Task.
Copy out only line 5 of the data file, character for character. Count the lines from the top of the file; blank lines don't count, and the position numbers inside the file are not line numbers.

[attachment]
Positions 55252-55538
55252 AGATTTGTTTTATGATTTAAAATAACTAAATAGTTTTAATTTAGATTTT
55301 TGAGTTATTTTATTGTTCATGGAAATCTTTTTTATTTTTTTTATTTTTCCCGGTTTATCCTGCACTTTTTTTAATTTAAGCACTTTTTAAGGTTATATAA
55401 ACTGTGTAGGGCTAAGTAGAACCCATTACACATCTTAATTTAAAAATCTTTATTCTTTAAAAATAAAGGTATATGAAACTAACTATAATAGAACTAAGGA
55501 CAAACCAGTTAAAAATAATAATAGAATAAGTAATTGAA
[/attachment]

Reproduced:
55501 CAAACCAGTTAAAAATAATAATAGAATAAGTAATTGAA